Health Care with Palm Trees

September 28, 1994

The new nine-story Gudelsky patient tower at the University of Maryland Medical Center at Lombard and Greene streets shows how hospitals are beginning to look more and more like luxury hotels.

Glass elevators whiz visitors over the atrium's palm and olive trees. Patient rooms are done in designer colors. Virtually all jTC rooms are private and have views of the downtown, including Camden Yards ballpark. Each floor has a conference room as well as a service desk equipped to make restaurant reservations and travel arrangements.

Dr. Morton I. Rapoport, president and chief executive of the medical system, says these touches are warranted by increasing competition among health care providers. "We believe we are in the retail business of health care delivery," he opines.

The Gudelsky tower will be commissioned in sections over the next several months. It is a focal point of dramatic growth and changes that have been taking place in recent years at UniversityCenter, a hub of University of Maryland-related medical institutions and professional schools.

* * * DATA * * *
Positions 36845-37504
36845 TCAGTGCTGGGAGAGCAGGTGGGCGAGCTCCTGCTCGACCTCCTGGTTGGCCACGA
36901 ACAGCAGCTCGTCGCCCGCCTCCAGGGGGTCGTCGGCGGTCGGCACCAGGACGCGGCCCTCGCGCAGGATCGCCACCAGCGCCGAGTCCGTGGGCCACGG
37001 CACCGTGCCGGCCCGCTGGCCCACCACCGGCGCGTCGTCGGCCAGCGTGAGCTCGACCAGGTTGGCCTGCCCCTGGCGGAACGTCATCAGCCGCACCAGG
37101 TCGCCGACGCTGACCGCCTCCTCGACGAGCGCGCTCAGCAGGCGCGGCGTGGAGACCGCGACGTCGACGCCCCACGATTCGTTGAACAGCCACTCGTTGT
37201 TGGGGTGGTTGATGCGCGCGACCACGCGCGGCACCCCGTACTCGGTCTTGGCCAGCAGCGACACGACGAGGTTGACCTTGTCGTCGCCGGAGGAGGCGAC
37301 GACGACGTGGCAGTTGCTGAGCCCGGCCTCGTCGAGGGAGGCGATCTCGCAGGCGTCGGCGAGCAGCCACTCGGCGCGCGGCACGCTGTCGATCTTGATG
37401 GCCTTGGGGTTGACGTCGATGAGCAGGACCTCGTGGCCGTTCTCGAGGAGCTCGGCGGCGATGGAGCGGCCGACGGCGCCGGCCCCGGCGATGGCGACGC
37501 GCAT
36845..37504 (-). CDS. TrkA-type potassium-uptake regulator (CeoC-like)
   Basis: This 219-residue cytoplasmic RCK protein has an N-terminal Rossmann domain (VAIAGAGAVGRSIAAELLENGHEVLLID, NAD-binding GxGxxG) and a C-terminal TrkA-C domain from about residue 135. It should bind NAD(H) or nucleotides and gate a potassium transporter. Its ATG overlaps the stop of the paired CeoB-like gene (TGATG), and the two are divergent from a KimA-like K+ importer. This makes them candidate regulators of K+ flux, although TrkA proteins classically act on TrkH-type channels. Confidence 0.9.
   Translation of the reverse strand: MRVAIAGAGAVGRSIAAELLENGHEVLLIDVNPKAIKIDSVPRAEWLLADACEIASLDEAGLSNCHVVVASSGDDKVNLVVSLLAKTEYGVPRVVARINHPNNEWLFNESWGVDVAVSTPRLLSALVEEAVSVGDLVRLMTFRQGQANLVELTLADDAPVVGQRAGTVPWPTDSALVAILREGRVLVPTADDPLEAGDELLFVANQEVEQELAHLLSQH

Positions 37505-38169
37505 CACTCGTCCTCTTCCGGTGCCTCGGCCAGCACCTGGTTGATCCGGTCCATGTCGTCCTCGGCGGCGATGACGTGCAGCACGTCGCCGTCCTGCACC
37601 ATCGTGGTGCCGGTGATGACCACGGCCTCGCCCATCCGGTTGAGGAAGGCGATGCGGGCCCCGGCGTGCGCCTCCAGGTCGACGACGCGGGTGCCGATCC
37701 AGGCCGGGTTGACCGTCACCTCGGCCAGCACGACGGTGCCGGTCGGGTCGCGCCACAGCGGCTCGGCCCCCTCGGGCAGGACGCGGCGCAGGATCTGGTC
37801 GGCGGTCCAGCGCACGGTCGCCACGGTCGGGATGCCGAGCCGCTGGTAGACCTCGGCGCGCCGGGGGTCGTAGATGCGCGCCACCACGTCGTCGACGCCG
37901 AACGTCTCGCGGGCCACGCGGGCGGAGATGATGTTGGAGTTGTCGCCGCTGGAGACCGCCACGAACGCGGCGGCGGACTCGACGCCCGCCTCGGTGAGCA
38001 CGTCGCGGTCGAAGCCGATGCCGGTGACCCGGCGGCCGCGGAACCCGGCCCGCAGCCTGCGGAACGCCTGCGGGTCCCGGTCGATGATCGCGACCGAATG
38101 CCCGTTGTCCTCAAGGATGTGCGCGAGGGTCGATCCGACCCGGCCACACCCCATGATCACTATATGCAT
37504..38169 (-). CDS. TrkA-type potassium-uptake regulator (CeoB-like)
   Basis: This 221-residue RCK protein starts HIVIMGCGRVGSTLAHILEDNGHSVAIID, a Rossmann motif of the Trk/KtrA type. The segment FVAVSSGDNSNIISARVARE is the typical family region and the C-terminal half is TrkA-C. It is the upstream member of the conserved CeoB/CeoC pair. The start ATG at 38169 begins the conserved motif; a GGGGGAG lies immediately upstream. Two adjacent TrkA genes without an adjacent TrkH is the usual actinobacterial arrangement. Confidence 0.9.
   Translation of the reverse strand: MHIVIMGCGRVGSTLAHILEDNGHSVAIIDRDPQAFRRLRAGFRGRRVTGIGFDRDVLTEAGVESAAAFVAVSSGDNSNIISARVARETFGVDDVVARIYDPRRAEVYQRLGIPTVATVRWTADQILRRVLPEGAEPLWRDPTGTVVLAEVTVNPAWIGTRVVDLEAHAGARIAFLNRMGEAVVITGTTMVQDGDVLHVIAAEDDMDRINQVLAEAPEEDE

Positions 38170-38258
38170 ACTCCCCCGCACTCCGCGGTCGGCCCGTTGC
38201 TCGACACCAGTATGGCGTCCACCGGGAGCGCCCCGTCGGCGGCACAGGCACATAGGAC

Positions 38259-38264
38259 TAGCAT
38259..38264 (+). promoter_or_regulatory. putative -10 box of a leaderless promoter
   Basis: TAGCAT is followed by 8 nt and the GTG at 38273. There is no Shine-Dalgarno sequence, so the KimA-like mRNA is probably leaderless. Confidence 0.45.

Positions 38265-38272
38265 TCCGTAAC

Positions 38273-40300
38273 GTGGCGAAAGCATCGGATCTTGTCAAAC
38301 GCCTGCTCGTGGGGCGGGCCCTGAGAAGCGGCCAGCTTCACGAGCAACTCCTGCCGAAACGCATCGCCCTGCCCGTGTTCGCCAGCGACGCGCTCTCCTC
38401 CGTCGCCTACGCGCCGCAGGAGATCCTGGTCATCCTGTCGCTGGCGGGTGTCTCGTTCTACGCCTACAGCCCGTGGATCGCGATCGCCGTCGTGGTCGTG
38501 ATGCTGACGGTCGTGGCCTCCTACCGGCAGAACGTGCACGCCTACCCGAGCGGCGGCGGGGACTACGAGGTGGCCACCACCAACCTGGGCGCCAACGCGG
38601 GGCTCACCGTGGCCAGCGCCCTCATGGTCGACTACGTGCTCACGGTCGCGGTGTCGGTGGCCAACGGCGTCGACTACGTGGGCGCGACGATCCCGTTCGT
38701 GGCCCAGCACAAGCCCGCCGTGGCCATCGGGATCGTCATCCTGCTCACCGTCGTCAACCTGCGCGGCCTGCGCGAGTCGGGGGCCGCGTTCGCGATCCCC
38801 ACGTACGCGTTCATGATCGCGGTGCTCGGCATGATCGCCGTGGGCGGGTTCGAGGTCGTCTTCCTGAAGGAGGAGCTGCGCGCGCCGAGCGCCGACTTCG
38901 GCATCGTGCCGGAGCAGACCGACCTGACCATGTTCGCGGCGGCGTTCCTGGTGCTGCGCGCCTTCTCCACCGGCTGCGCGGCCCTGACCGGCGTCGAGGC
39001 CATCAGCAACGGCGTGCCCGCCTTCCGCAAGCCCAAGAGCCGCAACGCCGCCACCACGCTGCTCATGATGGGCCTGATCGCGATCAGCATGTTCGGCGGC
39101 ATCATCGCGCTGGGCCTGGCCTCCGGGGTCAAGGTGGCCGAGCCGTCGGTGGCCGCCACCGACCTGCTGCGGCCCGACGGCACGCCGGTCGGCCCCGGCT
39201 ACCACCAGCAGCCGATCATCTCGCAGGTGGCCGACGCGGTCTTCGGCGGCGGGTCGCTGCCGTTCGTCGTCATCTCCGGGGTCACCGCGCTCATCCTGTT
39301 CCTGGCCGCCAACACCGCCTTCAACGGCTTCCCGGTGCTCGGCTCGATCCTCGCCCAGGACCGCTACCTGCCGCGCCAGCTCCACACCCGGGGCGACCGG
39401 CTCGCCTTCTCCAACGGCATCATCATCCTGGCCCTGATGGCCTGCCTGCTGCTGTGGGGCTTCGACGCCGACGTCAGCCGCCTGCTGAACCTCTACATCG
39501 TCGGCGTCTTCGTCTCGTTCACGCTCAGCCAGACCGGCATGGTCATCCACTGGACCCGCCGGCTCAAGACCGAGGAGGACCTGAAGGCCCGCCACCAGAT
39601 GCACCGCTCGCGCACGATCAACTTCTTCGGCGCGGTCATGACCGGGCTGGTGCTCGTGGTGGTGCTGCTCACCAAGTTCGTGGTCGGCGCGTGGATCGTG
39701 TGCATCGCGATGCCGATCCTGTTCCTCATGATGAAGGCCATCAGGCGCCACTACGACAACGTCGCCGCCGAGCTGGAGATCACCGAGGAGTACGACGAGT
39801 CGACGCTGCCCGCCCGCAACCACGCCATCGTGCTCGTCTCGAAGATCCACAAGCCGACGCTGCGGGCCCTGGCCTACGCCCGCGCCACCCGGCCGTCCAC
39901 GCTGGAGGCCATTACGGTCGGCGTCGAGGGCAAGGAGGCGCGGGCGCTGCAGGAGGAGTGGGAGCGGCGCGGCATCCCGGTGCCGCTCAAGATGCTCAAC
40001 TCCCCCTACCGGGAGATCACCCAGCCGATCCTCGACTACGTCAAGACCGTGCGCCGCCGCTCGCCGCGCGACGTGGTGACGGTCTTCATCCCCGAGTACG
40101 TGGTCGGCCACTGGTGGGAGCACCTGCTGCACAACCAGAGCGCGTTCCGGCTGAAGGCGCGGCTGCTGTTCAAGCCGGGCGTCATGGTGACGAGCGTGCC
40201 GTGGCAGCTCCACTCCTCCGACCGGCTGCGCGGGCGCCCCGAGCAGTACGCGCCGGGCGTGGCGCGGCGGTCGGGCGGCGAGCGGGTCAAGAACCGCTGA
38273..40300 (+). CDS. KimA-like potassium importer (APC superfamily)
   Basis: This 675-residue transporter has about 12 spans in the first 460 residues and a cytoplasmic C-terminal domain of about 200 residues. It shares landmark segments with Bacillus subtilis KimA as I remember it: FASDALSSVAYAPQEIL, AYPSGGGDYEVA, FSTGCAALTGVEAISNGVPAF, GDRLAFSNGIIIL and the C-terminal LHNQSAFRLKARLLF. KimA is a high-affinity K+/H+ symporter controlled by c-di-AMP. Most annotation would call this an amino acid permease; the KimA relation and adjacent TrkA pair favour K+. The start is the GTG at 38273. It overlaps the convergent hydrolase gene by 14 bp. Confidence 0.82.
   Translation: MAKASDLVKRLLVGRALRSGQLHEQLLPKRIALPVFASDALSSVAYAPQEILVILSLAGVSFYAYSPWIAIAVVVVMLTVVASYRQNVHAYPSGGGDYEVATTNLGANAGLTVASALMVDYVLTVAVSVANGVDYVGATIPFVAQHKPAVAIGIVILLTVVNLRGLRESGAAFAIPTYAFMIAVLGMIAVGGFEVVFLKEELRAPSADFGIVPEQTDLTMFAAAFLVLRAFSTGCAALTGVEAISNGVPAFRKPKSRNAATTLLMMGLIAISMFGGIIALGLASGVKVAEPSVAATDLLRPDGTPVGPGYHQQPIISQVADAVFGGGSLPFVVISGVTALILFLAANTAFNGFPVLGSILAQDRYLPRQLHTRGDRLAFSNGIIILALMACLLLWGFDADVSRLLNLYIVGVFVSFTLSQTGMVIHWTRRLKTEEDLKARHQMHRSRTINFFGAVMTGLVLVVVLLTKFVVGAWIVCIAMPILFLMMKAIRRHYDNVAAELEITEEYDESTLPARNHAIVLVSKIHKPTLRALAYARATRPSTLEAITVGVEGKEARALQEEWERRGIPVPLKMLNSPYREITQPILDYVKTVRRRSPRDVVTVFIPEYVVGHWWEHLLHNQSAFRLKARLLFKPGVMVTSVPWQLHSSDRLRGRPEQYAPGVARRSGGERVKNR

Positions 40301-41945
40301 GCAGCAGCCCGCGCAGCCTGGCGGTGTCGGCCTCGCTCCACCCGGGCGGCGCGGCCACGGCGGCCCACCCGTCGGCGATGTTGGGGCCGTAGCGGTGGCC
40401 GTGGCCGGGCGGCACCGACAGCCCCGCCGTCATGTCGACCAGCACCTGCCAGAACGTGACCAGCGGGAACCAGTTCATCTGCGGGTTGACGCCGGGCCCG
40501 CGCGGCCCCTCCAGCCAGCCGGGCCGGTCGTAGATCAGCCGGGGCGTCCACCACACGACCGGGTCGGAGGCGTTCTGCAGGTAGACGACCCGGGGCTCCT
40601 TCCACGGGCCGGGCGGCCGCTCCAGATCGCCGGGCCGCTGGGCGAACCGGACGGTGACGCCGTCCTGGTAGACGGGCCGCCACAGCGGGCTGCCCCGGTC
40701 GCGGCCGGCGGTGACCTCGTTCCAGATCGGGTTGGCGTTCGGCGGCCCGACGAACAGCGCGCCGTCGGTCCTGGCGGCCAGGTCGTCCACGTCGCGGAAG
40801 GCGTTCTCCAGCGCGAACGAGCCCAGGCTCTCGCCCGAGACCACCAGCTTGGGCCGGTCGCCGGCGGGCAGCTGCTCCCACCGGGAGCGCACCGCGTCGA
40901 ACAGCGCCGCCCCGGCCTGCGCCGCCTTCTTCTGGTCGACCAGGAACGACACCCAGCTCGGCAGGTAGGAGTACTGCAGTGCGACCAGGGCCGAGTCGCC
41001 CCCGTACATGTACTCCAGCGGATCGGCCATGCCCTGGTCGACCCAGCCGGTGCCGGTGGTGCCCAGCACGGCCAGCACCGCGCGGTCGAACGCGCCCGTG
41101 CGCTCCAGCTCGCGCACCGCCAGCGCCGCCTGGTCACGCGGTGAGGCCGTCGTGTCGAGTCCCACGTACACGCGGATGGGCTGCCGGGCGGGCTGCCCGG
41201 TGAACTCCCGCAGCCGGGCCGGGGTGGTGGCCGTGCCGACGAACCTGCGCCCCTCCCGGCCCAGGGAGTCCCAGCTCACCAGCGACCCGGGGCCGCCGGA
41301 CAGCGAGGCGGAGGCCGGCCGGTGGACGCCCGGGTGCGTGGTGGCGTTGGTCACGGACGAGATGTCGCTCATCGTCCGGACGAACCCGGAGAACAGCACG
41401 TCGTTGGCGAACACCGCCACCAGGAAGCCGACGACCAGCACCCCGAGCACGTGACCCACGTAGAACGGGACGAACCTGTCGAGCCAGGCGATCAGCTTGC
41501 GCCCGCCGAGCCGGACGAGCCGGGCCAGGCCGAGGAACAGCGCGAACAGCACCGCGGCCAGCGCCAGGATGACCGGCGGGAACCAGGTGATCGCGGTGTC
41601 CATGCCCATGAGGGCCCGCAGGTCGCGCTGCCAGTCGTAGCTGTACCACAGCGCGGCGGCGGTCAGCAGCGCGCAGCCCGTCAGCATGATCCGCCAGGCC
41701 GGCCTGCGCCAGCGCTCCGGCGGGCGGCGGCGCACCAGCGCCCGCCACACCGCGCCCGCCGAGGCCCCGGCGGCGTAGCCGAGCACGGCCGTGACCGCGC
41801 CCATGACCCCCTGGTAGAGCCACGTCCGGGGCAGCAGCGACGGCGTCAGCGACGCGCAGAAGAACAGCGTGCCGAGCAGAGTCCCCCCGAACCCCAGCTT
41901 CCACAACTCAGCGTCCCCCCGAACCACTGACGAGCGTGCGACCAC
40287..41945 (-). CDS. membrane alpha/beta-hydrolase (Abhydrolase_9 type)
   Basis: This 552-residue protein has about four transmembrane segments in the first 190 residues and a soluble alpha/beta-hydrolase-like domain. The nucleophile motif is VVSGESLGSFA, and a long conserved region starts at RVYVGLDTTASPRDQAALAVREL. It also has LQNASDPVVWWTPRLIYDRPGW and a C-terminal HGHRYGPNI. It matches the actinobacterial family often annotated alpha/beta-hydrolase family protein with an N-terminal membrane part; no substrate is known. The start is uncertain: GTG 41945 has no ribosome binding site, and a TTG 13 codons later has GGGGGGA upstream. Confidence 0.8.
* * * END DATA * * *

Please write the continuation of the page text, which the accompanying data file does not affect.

According to Dr. David J. Ramsay, the university's new president, some 11,000 people work in UniversityCenter. Since the old University Hospital was privatized a decade ago, the area's institutions have spent more than $1 billion in construction and rehabilitation.

The Gudelsky tower is just one of several projects nearing completion. They include a $27 million health-science facility, a state-of-the-art biomedical research center and several smaller buildings. Next year, a $24 million information services building will rise across from Gudelsky.

UniversityCenter officials say that the current wave of expansion is likely to attract new private offices as well as scientific and laboratory facilities to the area. They talk about UniversityCenter one day stretching from the campus all the way to Charles Center, filling up buildings which are today vacant or underused.

This is an exciting prospect. Officials ought to also look into spreading UniversityCenter's energy to the residential neighborhoods across Martin Luther King Jr. Boulevard. A planned new townhouse community there is a promising sign that fits well with UniversityCenter's increasingly important role as a major downtown employer.

Baltimore Sun Articles
|
|
|
Please note the green-lined linked article text has been applied commercially without any involvement from our newsroom editors, reporters or any other editorial staff.